>> everybody's socks either the here and not just because we are jewish but that we are taking part in's boards we are love. >> it's fantastic. my family is originally rum berlin. my grandparents and great grandparents and tear. come here is quite historic. >> in place in germany for the first time, 70 years after the holocaust. they are using venues built for the 1936 olympic games. hitler exploited that permits an nothing propaganda while many competing. an exhibit in front of the train station commemorate those athletes. organizers say bringing the games to germany is an important that. it is a sign of the trust the jewish communities in europe and else where have regained in germany and berlin. many of the athletes agree with
that sentiment. >> i think history is important to learn and understand but understand it is the past. you learn it, take your lessons from it, but you move on. >> taking care of security so the at these can focus on competing. >> and we spoke with our chief political correspondent who is at the open-air amphitheater. it opened along with the olympic games that same year. it we asked her how much interest to games of track did in germany. -- attracted in germany. >> there is press coverage ranging from feature stories about the kosherization of many kitchens and features of athlete, that many of them are related to germans that were reported -- or murdered in the concentration camps.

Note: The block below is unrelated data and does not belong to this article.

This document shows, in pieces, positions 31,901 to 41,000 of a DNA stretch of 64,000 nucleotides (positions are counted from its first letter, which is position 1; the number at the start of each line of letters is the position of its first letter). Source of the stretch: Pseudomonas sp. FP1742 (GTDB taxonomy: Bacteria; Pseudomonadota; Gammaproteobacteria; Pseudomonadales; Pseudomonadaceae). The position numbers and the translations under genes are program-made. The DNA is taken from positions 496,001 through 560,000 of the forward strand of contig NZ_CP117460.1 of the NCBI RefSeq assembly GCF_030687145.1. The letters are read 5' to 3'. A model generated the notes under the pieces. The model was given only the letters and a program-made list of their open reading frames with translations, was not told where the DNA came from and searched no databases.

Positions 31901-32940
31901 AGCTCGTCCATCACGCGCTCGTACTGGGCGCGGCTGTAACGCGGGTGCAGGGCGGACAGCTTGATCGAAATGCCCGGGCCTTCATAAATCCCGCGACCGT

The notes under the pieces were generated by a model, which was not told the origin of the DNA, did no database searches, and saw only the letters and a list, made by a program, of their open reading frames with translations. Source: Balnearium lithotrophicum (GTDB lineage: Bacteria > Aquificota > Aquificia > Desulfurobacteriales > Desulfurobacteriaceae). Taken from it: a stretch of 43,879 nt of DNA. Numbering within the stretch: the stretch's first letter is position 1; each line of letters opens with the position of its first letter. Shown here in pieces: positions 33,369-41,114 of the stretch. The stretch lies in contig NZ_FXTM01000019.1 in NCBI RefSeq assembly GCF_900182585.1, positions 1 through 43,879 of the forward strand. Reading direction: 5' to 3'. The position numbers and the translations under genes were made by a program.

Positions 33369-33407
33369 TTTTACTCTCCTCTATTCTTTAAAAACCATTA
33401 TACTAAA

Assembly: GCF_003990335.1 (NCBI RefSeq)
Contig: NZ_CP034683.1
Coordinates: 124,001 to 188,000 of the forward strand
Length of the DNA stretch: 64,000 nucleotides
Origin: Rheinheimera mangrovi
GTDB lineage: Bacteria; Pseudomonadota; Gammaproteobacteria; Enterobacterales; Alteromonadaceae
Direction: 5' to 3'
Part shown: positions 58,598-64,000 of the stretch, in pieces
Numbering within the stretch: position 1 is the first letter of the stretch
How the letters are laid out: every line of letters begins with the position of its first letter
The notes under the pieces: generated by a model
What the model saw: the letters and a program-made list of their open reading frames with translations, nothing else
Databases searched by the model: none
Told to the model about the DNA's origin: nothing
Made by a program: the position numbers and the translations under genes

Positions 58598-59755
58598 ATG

but what is quite striking about the coverage is the tone. 20 years ago, there might've been a great deal of focus on security and there might've been a lot of talk about the risk athletes faced. much of the coverage is very lighthearted and very positive, the fitting a country that has become a popular destination for israeli tourists and jewish immigrants. sarah: turkish warplanes have struck at kurdish was in bases. summit turkey rather than across the border. join us again at the top of the hour or you can check us out at our web night. i'm sarah kelly. the next time.
hostess: hello and welcome to euromaxx highlights. we put together the best bits of the week for you. lets have a look at what's coming up. need for speed the goodwood festival draws in lovers of classic cars . beyond borders a contemporary art exhibition in belgium moves to the beach. creature comforts